Pioneering efforts by UR Medicine cardiac surgery teams led to FDA approval of a new technique for implanting a life-saving heart pump. The procedure, performed first in the nation at Strong Memorial Hospital, is less invasive, making recovery easier for people with advanced congestive heart failure.
Using this alternate approach, surgeons attach the HeartMate 3 left ventricular assist device (LVAD) to the heart using two small incisions, avoiding the need to open the sternum, or “crack the chest.” The device, made by Abbott, supplements the pumping action of a weakened heart, and studies show using this technique allows patients to heal faster.
“When you are doing pioneering work and the FDA’s rigorous review process leads to approval, that’s huge,” said cardiologist Jeffrey Alexis, M.D. He is medical director of the UR Medicine Heart & VascularLVAD program, one of the largest and most successful in the country.
“We expect as leading heart centers adopt this implant technique, patients with heart failure will recover faster with improved quality of life, which is our goal every day.”
LVADs are a vital component of advanced heart failure care, which Strong heart failure specialists began using in 2001. However, it is difficult for some people with advanced heart failure to endure traditional open surgeries, because recovery is long and painful as the chest bone heals.
Igor Gosev, M.D., surgical director of the LVAD program, learned European physicians had successfully implanted the device without opening the sternum, and was anxious to provide it for patients in Upstate New York.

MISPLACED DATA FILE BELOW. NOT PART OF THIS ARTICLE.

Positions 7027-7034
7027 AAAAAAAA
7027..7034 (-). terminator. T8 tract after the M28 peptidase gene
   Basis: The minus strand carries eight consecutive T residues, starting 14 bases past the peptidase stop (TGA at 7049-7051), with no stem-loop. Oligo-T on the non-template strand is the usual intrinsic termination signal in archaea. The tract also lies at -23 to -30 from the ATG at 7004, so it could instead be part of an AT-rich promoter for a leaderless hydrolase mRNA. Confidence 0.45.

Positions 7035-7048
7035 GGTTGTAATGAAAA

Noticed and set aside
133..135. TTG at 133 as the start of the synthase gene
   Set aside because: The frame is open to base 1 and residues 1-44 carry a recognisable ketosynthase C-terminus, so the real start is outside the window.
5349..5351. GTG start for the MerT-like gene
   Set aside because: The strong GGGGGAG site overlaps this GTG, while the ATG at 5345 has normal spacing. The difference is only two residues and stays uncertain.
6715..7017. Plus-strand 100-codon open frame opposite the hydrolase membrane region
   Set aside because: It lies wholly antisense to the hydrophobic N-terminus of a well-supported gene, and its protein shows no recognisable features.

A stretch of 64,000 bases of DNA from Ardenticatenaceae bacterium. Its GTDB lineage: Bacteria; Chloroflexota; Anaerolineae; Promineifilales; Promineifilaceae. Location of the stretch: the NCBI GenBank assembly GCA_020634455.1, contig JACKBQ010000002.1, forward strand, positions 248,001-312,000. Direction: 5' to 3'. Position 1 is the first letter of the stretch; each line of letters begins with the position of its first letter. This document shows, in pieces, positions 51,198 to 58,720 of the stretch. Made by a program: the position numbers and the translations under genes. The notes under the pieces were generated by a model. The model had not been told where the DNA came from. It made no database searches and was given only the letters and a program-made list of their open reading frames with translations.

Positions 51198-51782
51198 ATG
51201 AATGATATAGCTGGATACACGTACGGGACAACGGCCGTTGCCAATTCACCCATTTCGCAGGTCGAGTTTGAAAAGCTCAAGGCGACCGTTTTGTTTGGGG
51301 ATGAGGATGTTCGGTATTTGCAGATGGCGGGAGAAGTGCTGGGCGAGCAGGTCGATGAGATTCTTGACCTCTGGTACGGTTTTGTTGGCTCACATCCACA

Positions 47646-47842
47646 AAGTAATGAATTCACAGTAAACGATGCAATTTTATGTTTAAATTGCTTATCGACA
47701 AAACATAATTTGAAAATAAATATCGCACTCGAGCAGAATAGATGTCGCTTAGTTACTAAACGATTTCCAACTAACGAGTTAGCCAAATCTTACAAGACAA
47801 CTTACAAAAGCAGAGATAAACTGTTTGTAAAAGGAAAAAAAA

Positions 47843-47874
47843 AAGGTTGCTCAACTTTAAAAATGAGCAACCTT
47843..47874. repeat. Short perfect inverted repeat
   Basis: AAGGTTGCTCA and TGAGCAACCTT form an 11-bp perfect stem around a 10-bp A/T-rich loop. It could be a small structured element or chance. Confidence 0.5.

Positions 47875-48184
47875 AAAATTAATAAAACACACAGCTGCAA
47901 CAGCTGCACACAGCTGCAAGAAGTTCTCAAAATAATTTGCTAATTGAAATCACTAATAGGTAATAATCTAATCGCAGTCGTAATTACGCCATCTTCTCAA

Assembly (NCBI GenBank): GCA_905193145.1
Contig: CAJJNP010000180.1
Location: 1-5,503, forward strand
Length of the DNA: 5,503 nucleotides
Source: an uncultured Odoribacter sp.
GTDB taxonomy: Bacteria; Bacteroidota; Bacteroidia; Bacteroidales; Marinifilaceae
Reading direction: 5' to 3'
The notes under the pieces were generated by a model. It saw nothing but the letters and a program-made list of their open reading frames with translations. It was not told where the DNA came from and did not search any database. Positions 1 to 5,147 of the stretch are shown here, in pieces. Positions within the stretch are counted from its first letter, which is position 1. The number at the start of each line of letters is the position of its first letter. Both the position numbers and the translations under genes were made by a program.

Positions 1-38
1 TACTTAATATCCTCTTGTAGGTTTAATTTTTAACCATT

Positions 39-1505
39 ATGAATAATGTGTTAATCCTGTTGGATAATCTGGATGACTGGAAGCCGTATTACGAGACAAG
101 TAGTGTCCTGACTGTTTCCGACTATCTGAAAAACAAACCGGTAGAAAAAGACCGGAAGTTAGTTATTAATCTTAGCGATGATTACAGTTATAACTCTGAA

The HeartMate 3 is smaller than previous LVADs, making it ideal for a sternal-sparing implant approach.
“Our patients do very well with this surgery and we look forward to seeing the positive impact it will have on people with advanced heart failure as other centers around the country begin to offer it,” Gosev said.
More than 100 people have received pumps this way and outcomes are positive. Patients have shorter hospitalizations, fewer complications and less pain, all contributing to faster recovery and return to their normal routine. Earlier this year, a man from the Buffalo area returned home just four days after the surgery. That’s about a week sooner than patients who have the open surgery.
The team published two studies demonstrate its benefits and providing valuable evidence for the FDA to consider.
“In the beginning we were anxious but our patient outcomes have been positive,” said Knight, the Marjorie B. Morris Endowed Professor in Cardiac Surgery. “Impact of FDA approval means it’s going to open up the opportunity for us to expand our national reputation for excellence in minimally invasive surgeries as we train surgeons to do sternal-sparing HeartMate 3 implant.”
National LVAD leaders
More than 5.7 million people in the U.S. suffer from heart failure and approximately 915,000 new patients are diagnosed each year. Advanced congestive heart failure treatment options are limited, but LVADs with or without heart transplantation help to extend survival.
“When people are facing this disease, the opportunity to have a better quality of life is critically important. LVAD technology has offered a significant advance in their care,” Alexis said.
Strong Memorial is home to one of the top 10 centers for LVAD use in the country. The heart failure team participated in early clinical studies, dating back to 2001, that led to standard use of the pumps. And last year, after a large clinical trial including many Strong Memorial patients, the HeartMate 3 was approved for long-term use.
“Our VAD team has more than 200 years of combined experience working with these pumps. Their knowledge and expertise is essential to providing our patients the best possible outcomes,” said Sunil Prasad, M.D., chief of Cardiac Surgery and the Dr. Jude S. Sauer Family Distinguished Professor in Cardiac Surgery.
Over the past 20 years, nearly 700 people from across Upstate and Western New York and Pennsylvania have received these high-tech devices at UR Medicine’s Strong Memorial.